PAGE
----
Over the past week, Republican candidates in the race for U.S. Senate met face to face for the first time to talk issues and make themselves known in the race for U.S. Senate, while their Democratic counterparts launched their first TV ads.
State Rep. Dan Winslow of Norfolk, former U.S. Attorney Michael Sullivan and former Navy SEAL Gabriel Gomez took part in the first GOP debate last Tuesday night at Stonehill College in Easton. In the hour-long debate, the candidates discussed a wide-range of issues including: Roe vs. Wade, gun control, immigration, social security and issues affecting the economy.
Unlike their Democratic counterparts, the three candidates disagreed on little, with a common theme centered on the need to fix the dysfunctionality in Washington.
Democratic debates on tap
While a full debate schedule has yet to be agreed upon - the candidates are set for their first and last debates before the April 30 primary.
Markey and Lynch are set to debate for the first time on March 27 at the WCVB-TV studios in Needham at 7 p.m.
The last debate before the primary will be April 22 at the WBZ-TV studios, in conjunction with the Boston Globe and with moderator John Keller, also at 7 p.m.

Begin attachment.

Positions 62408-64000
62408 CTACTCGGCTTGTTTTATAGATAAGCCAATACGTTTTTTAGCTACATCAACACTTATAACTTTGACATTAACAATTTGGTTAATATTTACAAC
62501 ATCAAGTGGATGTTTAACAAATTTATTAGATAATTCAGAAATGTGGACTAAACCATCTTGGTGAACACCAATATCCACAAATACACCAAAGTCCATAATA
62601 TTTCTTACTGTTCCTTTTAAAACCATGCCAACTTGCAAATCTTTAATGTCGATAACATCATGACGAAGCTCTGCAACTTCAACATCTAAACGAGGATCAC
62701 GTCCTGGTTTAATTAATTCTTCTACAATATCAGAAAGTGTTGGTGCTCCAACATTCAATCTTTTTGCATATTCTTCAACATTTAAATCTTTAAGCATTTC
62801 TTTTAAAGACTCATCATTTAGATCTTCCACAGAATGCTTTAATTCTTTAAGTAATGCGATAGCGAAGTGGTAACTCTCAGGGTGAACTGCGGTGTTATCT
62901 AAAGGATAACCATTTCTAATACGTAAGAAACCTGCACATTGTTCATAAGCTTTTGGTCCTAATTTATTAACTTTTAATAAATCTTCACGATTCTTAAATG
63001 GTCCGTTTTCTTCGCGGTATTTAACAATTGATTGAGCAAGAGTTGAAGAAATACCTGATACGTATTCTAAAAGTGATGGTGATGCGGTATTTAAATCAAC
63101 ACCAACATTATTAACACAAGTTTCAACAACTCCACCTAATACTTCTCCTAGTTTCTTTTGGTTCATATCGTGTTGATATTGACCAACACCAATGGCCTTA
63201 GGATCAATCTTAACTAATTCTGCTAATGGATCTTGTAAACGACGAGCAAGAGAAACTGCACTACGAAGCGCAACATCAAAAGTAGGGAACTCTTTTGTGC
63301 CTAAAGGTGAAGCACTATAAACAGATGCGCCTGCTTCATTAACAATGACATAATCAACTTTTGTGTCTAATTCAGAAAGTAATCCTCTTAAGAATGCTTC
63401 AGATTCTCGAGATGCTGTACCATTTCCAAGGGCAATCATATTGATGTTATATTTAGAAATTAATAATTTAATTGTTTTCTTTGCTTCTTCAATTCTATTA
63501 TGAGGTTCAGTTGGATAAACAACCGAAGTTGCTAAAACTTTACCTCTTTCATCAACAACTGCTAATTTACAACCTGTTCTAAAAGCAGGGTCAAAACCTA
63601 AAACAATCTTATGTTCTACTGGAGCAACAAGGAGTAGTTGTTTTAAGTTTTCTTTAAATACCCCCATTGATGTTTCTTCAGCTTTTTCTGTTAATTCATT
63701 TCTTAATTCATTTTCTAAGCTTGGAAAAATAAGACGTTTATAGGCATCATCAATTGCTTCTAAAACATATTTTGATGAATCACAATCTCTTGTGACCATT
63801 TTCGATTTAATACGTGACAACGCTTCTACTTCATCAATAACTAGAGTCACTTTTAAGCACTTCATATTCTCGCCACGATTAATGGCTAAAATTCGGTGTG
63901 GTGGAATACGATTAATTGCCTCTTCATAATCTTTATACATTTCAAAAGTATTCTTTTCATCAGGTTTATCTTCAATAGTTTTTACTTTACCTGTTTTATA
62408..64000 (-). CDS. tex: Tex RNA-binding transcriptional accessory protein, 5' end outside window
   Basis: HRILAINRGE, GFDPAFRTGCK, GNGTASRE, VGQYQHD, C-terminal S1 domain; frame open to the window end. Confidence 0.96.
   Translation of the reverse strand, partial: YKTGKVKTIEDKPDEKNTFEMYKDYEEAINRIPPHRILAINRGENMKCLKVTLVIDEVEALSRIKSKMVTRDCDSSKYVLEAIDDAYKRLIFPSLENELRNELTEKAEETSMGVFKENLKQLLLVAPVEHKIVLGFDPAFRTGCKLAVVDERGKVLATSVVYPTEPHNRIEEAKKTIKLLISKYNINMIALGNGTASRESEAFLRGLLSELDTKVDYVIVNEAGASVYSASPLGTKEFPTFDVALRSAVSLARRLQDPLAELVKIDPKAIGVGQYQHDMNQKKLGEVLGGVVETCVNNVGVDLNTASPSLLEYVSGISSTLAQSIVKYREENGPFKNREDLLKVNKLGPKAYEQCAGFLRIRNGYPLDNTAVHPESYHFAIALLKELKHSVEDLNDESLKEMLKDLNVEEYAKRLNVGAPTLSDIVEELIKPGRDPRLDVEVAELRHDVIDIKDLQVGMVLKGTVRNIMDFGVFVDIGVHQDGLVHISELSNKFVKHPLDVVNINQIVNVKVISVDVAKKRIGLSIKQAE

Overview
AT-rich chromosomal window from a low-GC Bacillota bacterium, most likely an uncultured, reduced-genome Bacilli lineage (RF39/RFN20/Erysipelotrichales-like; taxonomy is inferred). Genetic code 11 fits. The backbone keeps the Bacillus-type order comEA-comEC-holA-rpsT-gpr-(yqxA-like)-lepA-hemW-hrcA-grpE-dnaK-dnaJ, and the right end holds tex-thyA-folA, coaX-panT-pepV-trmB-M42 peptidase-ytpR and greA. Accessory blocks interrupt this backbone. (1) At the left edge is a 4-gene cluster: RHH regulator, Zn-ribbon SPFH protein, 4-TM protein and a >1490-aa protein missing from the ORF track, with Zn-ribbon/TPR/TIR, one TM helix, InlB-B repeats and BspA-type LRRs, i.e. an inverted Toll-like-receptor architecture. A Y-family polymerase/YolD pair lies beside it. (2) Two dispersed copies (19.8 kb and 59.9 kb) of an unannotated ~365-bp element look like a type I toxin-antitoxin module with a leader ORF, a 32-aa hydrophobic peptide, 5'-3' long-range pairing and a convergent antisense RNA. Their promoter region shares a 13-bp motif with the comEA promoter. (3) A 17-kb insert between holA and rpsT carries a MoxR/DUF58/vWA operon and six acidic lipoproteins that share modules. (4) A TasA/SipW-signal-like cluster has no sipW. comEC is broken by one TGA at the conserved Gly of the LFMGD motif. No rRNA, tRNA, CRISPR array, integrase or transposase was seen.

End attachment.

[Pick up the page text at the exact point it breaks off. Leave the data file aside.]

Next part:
Also in the news over the past week:
Lynch, Markey launch TV ads
Both Democratic candidates launched their television ad campaign. Markey focused on his support for gun control, while Lynch used his first ad to introduce himself to voters not familiar with the seven-term congressman from South Boston, reported CBS Boston.
Gomez resigns from job to focus on campaign
The Boston Globe recently reported Gomez resigned from his position as a principal at Advent International to pursue his campaign for U.S. Senate. A company spokesman told the Globe he resigned on March 2.
Rhyne joins race as write-in candidate
Brett Rhyne, former editor of the Medfield Press, is running for Senate. The Needham resident announced last week via his website Rhyne4Senate.com that he is running as a Write-In candidate for U.S. Senate.
Lynch calls for raising cap on Social Security contributions
Lynch called for raising the cap on Social Security contributions at an accelerated rate. Lynch, in a statement, said he believes the cap should be increased at a more accelerated pace in order to better fund the Social Security system.